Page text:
Prior to joining Symantec in 2012, I did not have a lot of exposure to people who belonged to the LGBTQ community, and I had no friends who identified as LGBTQ. That all changed when I got introduced to Chandra Moulee when we both joined Symantec in 2012, even though I was unaware that he identified as a gay person when we first met.
From the initial days, we shared a good rapport because many of our thought processes were in sync. It wasn't until around 2016 that I come to know that he identified as a gay man. I read a blog that he posted about how straight people discriminate against people belonging to the LGBTQ community in the workplace. The blog post put a lump in my throat and made me feel terrible. I knew something was wrong and I wanted to provide help, but I did not know how. I was also not sure how to open this topic with Moulee, because I did not want to put him under further trauma. Furthermore, at that time, there was a specific law in India (Sec 377) that categorized people belonging to the LGBTQ community as criminals. This law did not make any sense to me because I felt that there was no need to treat people as criminals based on their sexual orientation or gender identity.
When I thought about it a little more, I knew that he was a good friend of mine, and there was no reason to spoil our friendship just because he is gay.
To be candid, when I came to know that Moulee belonged to the LGBTQ community, I was a little taken aback – mainly because I did not have acquaintances with people from that community before. But when I thought about it a little more, I knew that he was a good friend of mine, and there was no reason to spoil our friendship just because he is gay. Instead of abandoning the friendship, I realized that by supporting him through adversity, I could become an ally for him – and the LGBTQ community in general.
Collaborating for Diversity and Inclusion in Organizations
My friendship with Moulee led me to become a more active ally for the LGBTQ community. In Feb 2019, Symantec was one of the main sponsors of an Inclusion CoLab Event I attended that took place in Mumbai to celebrate diversity and inclusion. The Inclusion CoLab was a workshop aimed at building understanding and collaboration for organizations, activist groups, professionals, and advocates in the Mumbai metropolitan area.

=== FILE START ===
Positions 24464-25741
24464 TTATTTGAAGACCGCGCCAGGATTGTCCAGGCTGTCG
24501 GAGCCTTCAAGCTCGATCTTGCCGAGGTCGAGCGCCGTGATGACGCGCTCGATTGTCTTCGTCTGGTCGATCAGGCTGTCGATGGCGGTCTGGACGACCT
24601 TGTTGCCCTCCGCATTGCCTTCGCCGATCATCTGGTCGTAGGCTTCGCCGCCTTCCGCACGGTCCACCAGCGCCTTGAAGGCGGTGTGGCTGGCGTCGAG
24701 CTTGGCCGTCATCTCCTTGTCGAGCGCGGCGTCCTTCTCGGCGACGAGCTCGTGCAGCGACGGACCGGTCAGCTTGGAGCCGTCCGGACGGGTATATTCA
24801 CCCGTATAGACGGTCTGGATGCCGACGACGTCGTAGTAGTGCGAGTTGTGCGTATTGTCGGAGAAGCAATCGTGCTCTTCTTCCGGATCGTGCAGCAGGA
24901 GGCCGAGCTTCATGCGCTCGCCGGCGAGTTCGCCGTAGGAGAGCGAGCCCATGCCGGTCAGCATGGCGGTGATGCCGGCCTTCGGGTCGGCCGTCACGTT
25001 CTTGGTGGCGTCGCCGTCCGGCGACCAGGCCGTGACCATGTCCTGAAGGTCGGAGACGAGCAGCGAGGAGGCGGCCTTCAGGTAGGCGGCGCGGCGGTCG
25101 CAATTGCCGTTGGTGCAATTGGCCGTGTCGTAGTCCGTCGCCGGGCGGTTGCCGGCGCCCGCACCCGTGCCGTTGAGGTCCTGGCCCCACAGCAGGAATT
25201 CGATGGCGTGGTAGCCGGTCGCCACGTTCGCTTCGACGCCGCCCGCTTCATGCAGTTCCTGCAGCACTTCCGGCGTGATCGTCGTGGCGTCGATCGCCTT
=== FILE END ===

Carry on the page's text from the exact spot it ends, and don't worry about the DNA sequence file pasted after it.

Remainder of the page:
The event was organized by Working with Pride, an organization that helps corporations in India to be LGBTQ and ally friendly, covering all dimensions of diversity. The event was only three hours long, but it was packed full of fun and frolic. Most importantly, though, the series of panel discussions I saw provided me with an illuminating experience about how to best support the LGBTQ community.
The Inclusion CoLab workshop provided me with massive insight on how many companies take initiatives to be LGBTQ-friendly. For example, there was a company that changed its HR policy to include all the same benefits for same-sex couples as they did for heterosexual couples. There were also many organizations that provided training for its employees on best practices to be welcoming to employees who belong to the LGBTQ community.
I personally feel that all organizations must be LGBTQ friendly, and that they must devise policies that ensure that people in the LGBTQ community feel safe and comfortable at work.
I personally feel that all organizations must be LGBTQ friendly, and that they must devise policies that ensure that people in the LGBTQ community feel safe and comfortable at work. When we implement a meaningful LGBTQ-friendly policy and make it public, it will enable positive change in thinking amongst other employees.
At Symantec in India, we have tried many different approaches to inform our employees about the LGBTQ community, but we have not been as successful as we would like. There is still a long way to go. The good news is that there is a lot of information and knowledge we can borrow from what other companies have implemented successfully. When we make it an ongoing priority, we will start to see the positive changes we know we need.
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